George Mills, the son of Mrs Pilling of 142 Mortlake Road, was born in East London in 1894. George volunteered for enlistment into the Duke of Cornwall’s Light Infantry on the 24th February 1915. Little is known of his background except that he was born in the East End of London in 1894, and is alleged (but not officially recorded) to have had a police record at the time of his enlistment. Within a matter of a couple of weeks, on the 15th of March 1915 he crossed to France in a troopship, and reported to the 2nd Battalion DCLI later the same day. The date indicates that he could not have completed more than a fortnight’s training, however the recruit training programme of the time was designed to last for six months. This period was occasionally shortened when the manpower demand on the western front was critical. It was, however, unprecedented for this to occur. His arrival coincided with the 2nd Battalion which was resting out of the line in billets at the Rue de Lettre about two miles south of Erquingham near Armentieres. He was initially employed as a company orderly and later as the soldier-servant of Lieutenant Evelyn Mulock. When the Battalion went up into the line again, Mills was, for some reason, left behind in billets with the rear details.
On 31st July 1915, he stole money, documents and general property belonging to Lieutenant Mulock, 2nd Lieutenant Martin and Private Lucas. Then, dressing himself in officer’s uniform, he went to Boulogne to enjoy his stolen goods. He was quickly arrested.
A field general court Martial was held at Boulogne on 10th September 1915. Mills conducted his own defence; it is not recorded whether he was accorded his legal right to be represented by a defending officer, or whether he refused to exercise that right. In his defence he stated: “ The other officers’ servants wer e always drinking and wanting to fight one another… The other servants were down on me because I did not drink. I dressed as an officer so as not to be stopped by the sentry of my regiment… I intended to go home for a few days and come back again. ” He was shot at 5:03 a.m by a firing squad on 29th September 1915.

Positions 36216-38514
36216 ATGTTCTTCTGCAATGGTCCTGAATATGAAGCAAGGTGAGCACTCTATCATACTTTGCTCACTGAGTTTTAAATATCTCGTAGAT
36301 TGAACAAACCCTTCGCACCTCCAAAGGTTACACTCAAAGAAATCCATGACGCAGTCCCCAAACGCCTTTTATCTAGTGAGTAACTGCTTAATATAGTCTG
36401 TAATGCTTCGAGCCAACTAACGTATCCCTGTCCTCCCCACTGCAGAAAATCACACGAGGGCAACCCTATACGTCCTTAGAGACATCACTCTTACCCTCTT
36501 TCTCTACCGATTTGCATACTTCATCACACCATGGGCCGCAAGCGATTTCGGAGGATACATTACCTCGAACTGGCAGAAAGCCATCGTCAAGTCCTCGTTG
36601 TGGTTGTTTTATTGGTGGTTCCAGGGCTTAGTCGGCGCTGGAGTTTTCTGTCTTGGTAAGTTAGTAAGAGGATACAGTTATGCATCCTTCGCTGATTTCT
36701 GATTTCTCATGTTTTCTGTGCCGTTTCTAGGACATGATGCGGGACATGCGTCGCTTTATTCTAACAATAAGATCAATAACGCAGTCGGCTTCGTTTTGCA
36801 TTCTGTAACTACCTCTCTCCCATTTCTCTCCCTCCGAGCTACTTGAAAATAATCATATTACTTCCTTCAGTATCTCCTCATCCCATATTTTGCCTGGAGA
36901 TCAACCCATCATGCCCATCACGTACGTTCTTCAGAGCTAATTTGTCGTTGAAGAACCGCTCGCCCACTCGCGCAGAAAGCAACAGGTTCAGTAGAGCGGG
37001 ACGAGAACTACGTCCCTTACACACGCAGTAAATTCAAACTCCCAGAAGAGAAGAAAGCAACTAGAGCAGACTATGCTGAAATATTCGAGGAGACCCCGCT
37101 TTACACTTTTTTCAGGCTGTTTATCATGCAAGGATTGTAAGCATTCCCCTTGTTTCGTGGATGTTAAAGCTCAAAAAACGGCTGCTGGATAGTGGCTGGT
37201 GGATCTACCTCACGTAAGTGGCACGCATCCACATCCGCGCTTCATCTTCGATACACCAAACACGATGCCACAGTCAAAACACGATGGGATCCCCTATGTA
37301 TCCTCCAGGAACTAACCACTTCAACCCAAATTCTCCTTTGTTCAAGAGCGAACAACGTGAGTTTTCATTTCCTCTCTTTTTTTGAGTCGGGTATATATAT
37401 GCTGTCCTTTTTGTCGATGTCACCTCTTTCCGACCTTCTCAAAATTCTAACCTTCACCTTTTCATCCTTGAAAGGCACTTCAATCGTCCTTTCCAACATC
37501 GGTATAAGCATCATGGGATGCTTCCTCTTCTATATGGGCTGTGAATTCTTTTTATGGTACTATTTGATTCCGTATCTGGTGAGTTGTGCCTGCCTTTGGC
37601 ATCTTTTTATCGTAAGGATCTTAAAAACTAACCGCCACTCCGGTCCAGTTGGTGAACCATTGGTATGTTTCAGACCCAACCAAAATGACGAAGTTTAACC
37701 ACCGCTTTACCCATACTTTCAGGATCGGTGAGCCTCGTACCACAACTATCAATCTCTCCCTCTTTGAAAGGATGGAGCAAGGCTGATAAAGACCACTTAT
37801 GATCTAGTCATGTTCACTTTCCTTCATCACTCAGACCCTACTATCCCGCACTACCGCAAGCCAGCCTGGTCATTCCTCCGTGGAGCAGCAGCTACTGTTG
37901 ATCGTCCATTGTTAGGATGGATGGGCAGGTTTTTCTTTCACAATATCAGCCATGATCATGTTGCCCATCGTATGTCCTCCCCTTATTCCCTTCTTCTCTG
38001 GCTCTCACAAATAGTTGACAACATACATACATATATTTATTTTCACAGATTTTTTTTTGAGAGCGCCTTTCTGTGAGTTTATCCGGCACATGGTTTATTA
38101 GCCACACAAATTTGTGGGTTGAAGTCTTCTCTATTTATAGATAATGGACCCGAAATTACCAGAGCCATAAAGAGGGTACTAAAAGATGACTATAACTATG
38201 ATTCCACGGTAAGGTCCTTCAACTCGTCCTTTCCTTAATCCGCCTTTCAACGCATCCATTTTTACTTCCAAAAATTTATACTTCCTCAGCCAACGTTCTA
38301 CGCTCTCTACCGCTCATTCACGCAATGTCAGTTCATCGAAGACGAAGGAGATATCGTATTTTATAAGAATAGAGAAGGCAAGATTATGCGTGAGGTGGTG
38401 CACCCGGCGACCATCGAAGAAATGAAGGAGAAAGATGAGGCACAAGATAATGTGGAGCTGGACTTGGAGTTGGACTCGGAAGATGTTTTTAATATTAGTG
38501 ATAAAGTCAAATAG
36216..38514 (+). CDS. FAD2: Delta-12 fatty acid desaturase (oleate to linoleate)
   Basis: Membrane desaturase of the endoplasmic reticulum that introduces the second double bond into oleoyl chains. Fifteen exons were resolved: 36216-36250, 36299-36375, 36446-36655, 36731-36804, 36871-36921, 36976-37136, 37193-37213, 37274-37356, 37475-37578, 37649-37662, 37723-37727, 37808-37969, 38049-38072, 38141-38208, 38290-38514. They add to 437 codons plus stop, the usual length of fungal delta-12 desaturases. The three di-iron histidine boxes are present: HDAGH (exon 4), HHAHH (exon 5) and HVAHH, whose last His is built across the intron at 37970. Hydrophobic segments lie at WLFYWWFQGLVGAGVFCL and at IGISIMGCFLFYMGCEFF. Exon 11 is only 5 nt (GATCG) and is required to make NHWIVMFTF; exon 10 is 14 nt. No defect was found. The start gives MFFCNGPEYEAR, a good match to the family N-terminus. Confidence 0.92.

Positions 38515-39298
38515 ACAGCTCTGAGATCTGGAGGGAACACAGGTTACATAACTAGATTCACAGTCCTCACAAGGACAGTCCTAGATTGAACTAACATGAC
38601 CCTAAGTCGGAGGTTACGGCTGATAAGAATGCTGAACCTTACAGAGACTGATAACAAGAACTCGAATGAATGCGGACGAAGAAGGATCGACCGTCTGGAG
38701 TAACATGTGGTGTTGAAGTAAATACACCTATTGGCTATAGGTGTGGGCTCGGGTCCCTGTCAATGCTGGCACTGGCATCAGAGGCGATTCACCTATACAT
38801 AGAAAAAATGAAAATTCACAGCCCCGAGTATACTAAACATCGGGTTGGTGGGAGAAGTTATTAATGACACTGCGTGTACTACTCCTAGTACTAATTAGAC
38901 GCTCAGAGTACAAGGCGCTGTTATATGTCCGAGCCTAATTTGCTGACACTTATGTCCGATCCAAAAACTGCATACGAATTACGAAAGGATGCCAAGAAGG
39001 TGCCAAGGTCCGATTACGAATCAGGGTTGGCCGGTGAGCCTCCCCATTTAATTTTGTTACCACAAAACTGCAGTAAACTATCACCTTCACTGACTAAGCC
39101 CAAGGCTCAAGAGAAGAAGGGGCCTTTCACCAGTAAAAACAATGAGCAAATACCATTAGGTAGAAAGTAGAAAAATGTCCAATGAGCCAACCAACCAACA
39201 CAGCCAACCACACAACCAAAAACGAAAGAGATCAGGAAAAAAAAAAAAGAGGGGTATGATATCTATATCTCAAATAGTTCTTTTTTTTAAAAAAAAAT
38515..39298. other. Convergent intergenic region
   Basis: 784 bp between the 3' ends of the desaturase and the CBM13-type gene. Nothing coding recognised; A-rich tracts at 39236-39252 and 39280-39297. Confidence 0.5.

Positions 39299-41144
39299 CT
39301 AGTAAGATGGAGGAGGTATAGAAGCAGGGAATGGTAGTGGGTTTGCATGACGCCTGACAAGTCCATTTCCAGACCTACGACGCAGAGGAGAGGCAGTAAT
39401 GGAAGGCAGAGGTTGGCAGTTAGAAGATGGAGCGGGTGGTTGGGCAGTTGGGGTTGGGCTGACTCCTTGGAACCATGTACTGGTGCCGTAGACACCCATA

During the First World War, the execution of soldiers was controversial and in total 306 men mostly volunteer soldiers were executed mostly for desertion and cowardice. By 1930 Parliament had introduced legislation banning the death sentence for the crimes which 306 of the men were shot. There were no recorded British soldiers executed in the Second World War, but a bill to pardon the executed soldiers of world war one was passed in 1993.
George Mills was one of hundreds of British army and commonwealth soldiers executed after courts martial for desertion and other capital offences during world
war one. They received no medal, are never mentioned in memorial services and their families got no pension. Of the +200,000 men who had a court martial during the First World War, 20,000 were found guilty of offences carrying the death penalty. In total 306 British and Commonwealth soldiers were executed during WW1. George Mills was the only DCLI soldier to receive the death penalty. The whole question of executing soldiers, many of whom like Mills were volunteers was always, and continues to be, contentious. On 19th October 1993, Mr Andrew Mackinlay (MP for Thurrock) presented a private members bill proposing a pardon for all soldiers who had been executed during the Great War for the offence of cowardice, desertion, sleeping at post, throwing away arms and striking a superior officer. His bill passed into law on 3rd November that year. Leading up to this, there exists correspondence on this subject between Mr Mackinlay and successive Prime Ministers, Mr John Major and Mr Tony Blair. It is perhaps of interest that both opposed the views of Mr Mackinlay on the grounds that it would be wrong to judge the decisions of men of a former generation brought up to a mores differing from those of today, and made at a time of desperate national trauma. In short, it was pointless to attempt to re-write history.
Military executions would appear to have been carried out ‘ pour ecourage les autres’ . Whether this was ever necessary or indeed whether it had the slightest effect is now highly dubious. The greatest crime that a soldier can commit in times of mortal danger is to abandon his comrades. It would appear that, in the eyes of fellow soldiers, this is what those executed had done. Generally speaking they received little sympathy. The first execution of a soldier during the war was Pte Thomas Highgate on 8th September 1914 and the last two soldiers executed were Pte Louis Harris and Pte Ernest Jackson on 7th November 1918. George was buried in Boulogne, among other soldiers. His record says: 18603 Private George Mills, 2nd Bn. Duke of Cornwall’s Light Infantry, executed for desertion 29th September 1915, aged 21. Plot VIII. B. 81. Son of Mrs Pilling, of 142, Mortlake road Prince Regents Lane, Custom House, London.